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Suffering and redemption in a life of music

Thinking about Beethoven

I haven’t written about Beethoven in a while. I was thinking this morning that what impresses me most about his lifelong output (roughly from age 14 to 56) is its inevitability, the logical way it developed from those first songs and piano sketches to the almost unbearable intensity of the final symphony, quartets, and sonatas.

It’s mythic, as though a Vedic god or goddess stood at the peak of Mount Everest and, blowing on a conch shell, filled the valleys below with this precisely ordered revelation. The peaks and valleys of his music unfold as though planned for centuries by an Immortal Being. Beethoven’s life similarly evolves like some mythic hero destined to suffer and die for his art. Even he recognized his likeness to Prometheus, the Greek titan tortured eternally for bringing fire to humankind.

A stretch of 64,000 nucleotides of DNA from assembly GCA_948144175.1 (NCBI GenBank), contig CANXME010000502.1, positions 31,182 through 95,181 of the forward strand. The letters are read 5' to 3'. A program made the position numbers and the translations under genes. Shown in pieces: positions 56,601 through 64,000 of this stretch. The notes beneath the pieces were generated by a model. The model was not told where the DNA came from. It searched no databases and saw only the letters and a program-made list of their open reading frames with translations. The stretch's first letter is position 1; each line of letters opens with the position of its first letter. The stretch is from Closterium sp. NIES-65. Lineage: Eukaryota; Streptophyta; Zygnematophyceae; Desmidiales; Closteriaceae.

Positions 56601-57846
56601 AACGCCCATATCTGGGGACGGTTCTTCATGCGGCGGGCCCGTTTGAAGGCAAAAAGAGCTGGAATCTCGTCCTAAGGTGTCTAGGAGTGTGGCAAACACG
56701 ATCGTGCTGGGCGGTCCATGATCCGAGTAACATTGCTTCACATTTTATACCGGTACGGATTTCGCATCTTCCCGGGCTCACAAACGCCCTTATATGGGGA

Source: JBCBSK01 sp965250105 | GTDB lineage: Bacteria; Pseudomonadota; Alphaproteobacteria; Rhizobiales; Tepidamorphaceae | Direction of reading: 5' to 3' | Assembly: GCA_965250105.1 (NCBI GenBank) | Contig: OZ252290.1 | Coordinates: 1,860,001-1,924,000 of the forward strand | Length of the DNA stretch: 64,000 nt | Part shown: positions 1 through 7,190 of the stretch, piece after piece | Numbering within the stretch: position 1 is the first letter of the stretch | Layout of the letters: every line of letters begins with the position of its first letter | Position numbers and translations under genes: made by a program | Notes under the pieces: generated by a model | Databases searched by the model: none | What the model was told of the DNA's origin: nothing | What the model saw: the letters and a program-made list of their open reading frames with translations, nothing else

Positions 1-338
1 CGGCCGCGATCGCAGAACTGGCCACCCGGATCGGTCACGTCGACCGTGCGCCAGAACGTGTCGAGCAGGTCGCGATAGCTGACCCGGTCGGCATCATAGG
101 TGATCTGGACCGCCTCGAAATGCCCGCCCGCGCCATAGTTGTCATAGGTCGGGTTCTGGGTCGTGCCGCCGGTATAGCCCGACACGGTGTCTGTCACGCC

I know I get a little crazy about Beethoven. But I can’t see this inevitable, logical unfolding of music and human life in any other composer or artist. Like the heroes of the great religions, Beethoven seems to take on the sufferings of the world and offers a kind of preordained musical redemption that is satisfying both in its finality and in the way it points to greatness beyond. It is more than music. It may even be more than life.

L.L. Holt, author of The Black Spaniard

 

 

Posted on Saturday, March 11, 2017 at 03:50PM by Registered CommenterLinda Brown Holt | CommentsPost a Comment

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